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New UK Prime Minister fires ministers in cabinet reshuffle

British Prime Minister Theresa May fired senior government ministers and appointed political rivals to senior roles as her first cabinet took shape on Thursday. Many of former prime minister David Cameron’s close associates were told by May that would not be offered a portfolio in her government on Thursday, which saw the biggest changes to the U.K. cabinet in more than six years. 


Finance Minister George Osborne, Justice Secretary Michael Gove and Education Secretary Nicky Morgan were among those who were not offered roles while others, including Work & Pensions Secretary Stephen Crabb and Northern Ireland Secretary Theresa Villiers, chose to resign.


May’s biggest and most controversial ministerial appointment was former London mayor and lead Brexit campaigner Boris Johnson, who became foreign secretary.


Her former rival for the Conservative Party leadership, Andrea Leadsom, became environment secretary while David Davis was handed the newly-created role of secretary of state for exiting the European Union.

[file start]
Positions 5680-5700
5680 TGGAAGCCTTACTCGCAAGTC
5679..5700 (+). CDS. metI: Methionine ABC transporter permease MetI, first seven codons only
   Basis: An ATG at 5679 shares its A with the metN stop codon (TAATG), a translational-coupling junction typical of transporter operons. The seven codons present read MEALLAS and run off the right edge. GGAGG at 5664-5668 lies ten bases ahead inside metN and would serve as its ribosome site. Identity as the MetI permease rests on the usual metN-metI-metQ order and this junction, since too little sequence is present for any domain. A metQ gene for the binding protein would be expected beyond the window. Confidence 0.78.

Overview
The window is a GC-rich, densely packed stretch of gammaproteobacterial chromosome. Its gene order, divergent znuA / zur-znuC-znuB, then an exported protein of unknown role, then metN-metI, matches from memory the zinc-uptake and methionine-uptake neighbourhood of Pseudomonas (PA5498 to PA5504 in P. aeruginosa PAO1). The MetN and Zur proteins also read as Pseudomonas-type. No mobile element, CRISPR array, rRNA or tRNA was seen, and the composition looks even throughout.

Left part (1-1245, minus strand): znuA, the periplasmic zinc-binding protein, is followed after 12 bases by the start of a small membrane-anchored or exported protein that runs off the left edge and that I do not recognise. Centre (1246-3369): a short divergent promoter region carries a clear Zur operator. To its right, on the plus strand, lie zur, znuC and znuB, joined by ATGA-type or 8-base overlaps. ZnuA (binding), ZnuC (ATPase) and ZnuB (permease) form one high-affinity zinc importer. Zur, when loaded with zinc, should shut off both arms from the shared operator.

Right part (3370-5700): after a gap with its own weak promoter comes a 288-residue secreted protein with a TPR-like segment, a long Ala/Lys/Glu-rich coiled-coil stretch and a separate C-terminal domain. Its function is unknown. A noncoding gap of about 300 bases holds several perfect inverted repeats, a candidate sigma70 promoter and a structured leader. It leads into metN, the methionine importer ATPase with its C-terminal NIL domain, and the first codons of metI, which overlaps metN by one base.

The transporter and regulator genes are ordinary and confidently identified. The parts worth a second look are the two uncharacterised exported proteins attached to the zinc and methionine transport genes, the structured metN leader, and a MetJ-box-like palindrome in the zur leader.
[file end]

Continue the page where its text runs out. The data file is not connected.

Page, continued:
Davis will be responsible for negotiating Britain’s withdrawal from the bloc with European leaders while former defense secretary Liam Fox was given a newly-created international trade ministry.


Johnson, Leadsom, Davis and Fox all campaigned for Britain’s exit from the EU unlike May. 


Johnson: ‘time to reshape Britain’s profile’


Speaking to reporters Thursday afternoon, Boris Johnson described his role as “reshaping Britain’s global profile and identity as a great global player”.


“There is a massive difference between leaving the EU and [leaving] our relations with Europe, which if anything I think is going to be intensified and built-up at an intergovernmental level,” Johnson said.


The appointment of Johnson, known for making colorful and often undiplomatic remarks, was met with surprise around the world.


France’s foreign minister Jean-Marc Ayrault said in a radio interview Thursday morning that he had “lied a lot” during the EU referendum campaign and “has his back against the wall”.


But Johnson said Ayrault had since sent him a “charming letter just a couple of hours ago saying how much he looked forward to working together”.

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